There are many legitimate reasons for an employer to monitor spaces at the workplace,Â in fact, the law might require the employer to do so in some situations. However, surveillance is a sensitive subject and employers have good reason to be cautious. As always, employers should consult competent legal counsel before implementing any workplace surveillance program.
Employees can make or break businesses in the service industry. While customer service oriented employees create a luxurious experience at a lesser establishment, employees that donâ€™t prioritize customer service can ruin a guestâ€™s experience even at the most finely-appointed hotel.
However, managers and supervisors cannot always be present to recognize and reward desirable service practices, nor can they always be present identify and correct poor practices. With so many points of customer and employee interaction, surveillance is one of the most effective methods to safeguard employee safety and integrity, review employee performance, identify training points, and document â€œHR issues.â€ Of course, too much of a good thing can be a problem.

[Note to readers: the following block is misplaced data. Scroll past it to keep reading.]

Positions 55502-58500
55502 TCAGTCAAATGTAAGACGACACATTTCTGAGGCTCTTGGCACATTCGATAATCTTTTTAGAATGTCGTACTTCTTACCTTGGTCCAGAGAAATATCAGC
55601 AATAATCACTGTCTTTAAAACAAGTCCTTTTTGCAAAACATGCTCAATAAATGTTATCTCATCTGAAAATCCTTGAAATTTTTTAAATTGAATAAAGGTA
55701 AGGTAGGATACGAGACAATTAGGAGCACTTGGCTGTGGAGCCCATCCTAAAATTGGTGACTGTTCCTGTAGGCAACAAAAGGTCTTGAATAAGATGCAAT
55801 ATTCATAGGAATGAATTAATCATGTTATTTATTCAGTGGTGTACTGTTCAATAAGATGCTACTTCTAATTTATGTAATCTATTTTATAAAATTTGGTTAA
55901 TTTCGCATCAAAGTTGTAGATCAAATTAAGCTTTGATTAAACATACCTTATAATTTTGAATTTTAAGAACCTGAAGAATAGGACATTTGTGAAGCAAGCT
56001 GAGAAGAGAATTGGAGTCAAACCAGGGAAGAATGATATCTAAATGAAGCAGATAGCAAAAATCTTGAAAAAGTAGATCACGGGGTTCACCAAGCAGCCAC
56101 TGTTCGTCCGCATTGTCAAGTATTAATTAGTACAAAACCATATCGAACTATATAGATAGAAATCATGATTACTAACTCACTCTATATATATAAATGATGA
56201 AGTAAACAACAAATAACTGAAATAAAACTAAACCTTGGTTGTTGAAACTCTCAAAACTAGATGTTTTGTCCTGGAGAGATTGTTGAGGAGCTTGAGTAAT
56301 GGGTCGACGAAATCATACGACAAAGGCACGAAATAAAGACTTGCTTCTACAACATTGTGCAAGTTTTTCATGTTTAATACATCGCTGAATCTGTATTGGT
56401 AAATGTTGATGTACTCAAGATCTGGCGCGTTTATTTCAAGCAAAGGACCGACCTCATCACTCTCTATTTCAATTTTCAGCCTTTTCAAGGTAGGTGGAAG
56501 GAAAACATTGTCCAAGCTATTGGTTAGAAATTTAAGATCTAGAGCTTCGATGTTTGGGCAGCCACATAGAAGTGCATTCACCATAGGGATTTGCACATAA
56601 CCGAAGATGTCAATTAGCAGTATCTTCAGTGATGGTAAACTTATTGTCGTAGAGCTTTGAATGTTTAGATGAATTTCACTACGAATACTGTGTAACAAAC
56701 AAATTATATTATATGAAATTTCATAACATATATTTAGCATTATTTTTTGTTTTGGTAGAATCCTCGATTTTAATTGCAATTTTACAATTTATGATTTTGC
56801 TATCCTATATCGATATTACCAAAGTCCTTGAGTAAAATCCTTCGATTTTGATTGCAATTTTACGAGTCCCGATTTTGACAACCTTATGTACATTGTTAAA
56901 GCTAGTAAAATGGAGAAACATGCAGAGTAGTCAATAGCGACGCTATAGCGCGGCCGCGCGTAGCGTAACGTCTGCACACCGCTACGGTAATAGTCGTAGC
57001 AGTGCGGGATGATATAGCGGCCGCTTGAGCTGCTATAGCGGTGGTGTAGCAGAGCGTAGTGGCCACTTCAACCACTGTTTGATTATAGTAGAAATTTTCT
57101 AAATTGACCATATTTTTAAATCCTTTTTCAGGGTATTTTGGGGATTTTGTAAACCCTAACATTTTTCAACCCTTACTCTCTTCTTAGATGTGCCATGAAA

Employers must understand the difference between valid surveillance and illegal intrusions on privacy rights before taking advantage of video/audio recordings. This article aims to help employers stay on the right side of that fence.
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